Planning for an Unprecedented Water Deficit
That our state is getting drier and water resources are declining is clear. What is not so clear is how to respond. The Interstate Stream Commission is now working on a 50-year state water plan that should begin the process of developing strategies to meet a fraught future. This issue includes a letter from Aaron Chavez, our new president, which includes information on the development of the 50-year water plan, and article by Jeffrey Samson, our new vice-president, arguing for planning as the first step in responding to a changing and challenging environment.
Change in Leadership
We are sorry to announce that Jason John, our board president for almost ten years, resigned as president of the Board of Directors. His workload includes responding to the COVID-19 pandemic on the Navajo Reservation and implementing projects made possible by the American Rescue Plan Act. He is, we are happy to announce, remaining on the board. We wish him success in the many challenges and opportunities that he and the Navajo Nation face.
We are happy to announce that our current vice-president Aaron Chavez is now our president. We thank him for his continuing leadership. Jeffrey Samson is now our vice-president and Eileen Dodds continues as our secretary-treasurer.
A Letter from the President of the Board of Directors on the NM Water Dialogue
As I consider the present hydrologic state we New Mexicans face, complex seems to be a sound description. Drought is a force of nature all to itself; the ramifications associated with the present state of being is undeniable, but not unchallengeable.
Dwellings spring from where water is accessible by means of streams, acequias, rivers, aquifers, ditches, lakes and dams. Pipeline highways assist in disbursing water to our state’s industrial, municipal, and agricultural water users. We all rely on these water sources to move our society forward, and in turn, we share in the consequences of a downturn in supply. In our modern era, technological advancements in mapping weather patterns, river modeling and conservation measures, provide us the ability to best utilize available water supplies.
The New Mexico Water Dialogue 27th Annual Meeting was well received with a record registration of over 250 individuals. Online participants varied as to the first-time scholar to the ever-present attendee. While the setting was virtual, the goal of providing a venue for communicating ideas, sharing information and fostering a deeper understanding of New Mexico’s water needs never faltered. Gratitude goes out to our board members in lending their skills in preparing, organizing and carrying out the tasks necessary in making this two-day event flow as seamlessly as possible and to our presenters who inspired attendees with their thought provoking subjects. And to the individual attendee who joined this virtual journey. My hope is that we have started conversions that you will carry on long after the meeting has convened.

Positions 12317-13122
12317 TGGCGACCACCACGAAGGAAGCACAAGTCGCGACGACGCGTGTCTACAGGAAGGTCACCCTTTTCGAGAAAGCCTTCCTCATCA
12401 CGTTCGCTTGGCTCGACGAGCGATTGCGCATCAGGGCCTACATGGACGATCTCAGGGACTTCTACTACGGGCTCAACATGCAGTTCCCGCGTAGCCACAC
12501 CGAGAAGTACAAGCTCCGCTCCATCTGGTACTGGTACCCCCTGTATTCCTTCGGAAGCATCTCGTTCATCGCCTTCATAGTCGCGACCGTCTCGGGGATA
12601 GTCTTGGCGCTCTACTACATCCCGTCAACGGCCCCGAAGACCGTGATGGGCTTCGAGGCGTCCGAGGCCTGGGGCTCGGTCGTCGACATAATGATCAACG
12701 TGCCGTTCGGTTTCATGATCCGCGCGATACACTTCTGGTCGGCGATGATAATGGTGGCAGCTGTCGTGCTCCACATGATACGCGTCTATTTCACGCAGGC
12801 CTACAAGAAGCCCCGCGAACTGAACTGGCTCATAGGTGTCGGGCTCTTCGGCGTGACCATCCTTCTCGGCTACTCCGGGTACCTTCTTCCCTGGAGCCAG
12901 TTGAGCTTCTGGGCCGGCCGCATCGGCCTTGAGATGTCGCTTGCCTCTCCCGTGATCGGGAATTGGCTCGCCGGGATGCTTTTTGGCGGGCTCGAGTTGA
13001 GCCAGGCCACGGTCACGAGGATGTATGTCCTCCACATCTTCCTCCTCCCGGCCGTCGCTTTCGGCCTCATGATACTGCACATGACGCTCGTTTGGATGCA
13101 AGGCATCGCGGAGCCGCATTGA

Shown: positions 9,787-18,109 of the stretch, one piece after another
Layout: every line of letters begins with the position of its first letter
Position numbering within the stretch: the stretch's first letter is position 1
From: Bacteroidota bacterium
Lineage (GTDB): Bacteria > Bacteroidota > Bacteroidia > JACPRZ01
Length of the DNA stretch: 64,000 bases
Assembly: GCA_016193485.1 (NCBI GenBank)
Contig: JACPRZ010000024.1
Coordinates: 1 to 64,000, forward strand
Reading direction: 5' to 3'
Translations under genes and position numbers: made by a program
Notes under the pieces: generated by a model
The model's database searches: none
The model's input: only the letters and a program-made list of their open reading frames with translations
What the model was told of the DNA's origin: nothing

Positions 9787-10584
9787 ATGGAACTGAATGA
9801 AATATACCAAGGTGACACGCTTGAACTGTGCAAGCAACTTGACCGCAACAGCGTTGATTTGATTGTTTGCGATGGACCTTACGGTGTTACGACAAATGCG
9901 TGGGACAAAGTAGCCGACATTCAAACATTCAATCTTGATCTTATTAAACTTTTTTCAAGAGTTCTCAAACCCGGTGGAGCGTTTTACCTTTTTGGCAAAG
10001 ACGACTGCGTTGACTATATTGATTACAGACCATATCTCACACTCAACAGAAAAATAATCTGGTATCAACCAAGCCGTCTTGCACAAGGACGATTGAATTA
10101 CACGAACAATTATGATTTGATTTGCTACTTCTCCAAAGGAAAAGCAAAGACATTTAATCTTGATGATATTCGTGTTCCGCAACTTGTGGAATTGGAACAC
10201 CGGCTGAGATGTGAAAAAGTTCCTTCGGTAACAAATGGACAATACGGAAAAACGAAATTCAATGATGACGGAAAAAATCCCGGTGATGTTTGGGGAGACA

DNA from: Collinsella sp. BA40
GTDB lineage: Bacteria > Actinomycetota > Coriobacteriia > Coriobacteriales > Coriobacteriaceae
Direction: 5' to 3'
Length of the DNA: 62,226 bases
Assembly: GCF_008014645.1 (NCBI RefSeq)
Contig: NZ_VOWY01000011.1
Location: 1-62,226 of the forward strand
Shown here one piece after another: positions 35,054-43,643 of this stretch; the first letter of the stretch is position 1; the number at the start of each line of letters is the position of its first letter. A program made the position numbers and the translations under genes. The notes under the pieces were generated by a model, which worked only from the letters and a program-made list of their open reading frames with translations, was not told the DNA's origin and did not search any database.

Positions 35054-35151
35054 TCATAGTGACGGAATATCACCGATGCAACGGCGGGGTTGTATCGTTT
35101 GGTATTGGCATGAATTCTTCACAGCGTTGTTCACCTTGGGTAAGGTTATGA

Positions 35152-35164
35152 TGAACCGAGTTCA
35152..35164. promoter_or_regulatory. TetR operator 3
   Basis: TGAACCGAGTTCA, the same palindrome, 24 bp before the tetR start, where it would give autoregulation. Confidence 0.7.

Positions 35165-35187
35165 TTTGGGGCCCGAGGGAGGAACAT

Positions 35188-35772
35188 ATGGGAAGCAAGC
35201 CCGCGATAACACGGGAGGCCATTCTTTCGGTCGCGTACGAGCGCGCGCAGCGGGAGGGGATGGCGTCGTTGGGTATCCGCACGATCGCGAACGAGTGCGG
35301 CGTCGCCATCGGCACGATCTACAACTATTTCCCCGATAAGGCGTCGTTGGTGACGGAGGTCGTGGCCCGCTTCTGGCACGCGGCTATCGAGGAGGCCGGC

The NM Office of the State Engineer, NM Interstate Stream Commission, NM Indian Affairs Department, NM Bureau of Geology and Mineral Resources, US Army Corps of Engineers, and the Water Resource Research Institute are working to develop the 50-Year Water Plan. The framework for developing the 50-Year Water Plan includes three major categories: 1. Climate Research Team; 2. Federal and State Partnership; and 3. Stakeholder Engagement. One of the most important components of the planning process will be to make the expert(s) projections of water resource conditions in the future relatable to people, communities, public sector and industry.
The 50-Year Water Plan is set as a four-phase process: Phase 1. Planning Approach and Coordination.Phase 2. Leap Ahead Analysis. Phase 3. Outreach, Resilience Assessment(s) and Creation of Strategies to Achieve Resilience. Phase 4. Produce, Review and Finalize Plan. The process started on February 28, 2021 and the results of the planning process will be presented and discussed at the 2022 New Mexico Water Dialogues Annual Meeting. The New Mexico Water Dialogue supports the efforts of our participating federal and state agencies in bringing attention and direction to our state’s water planning process.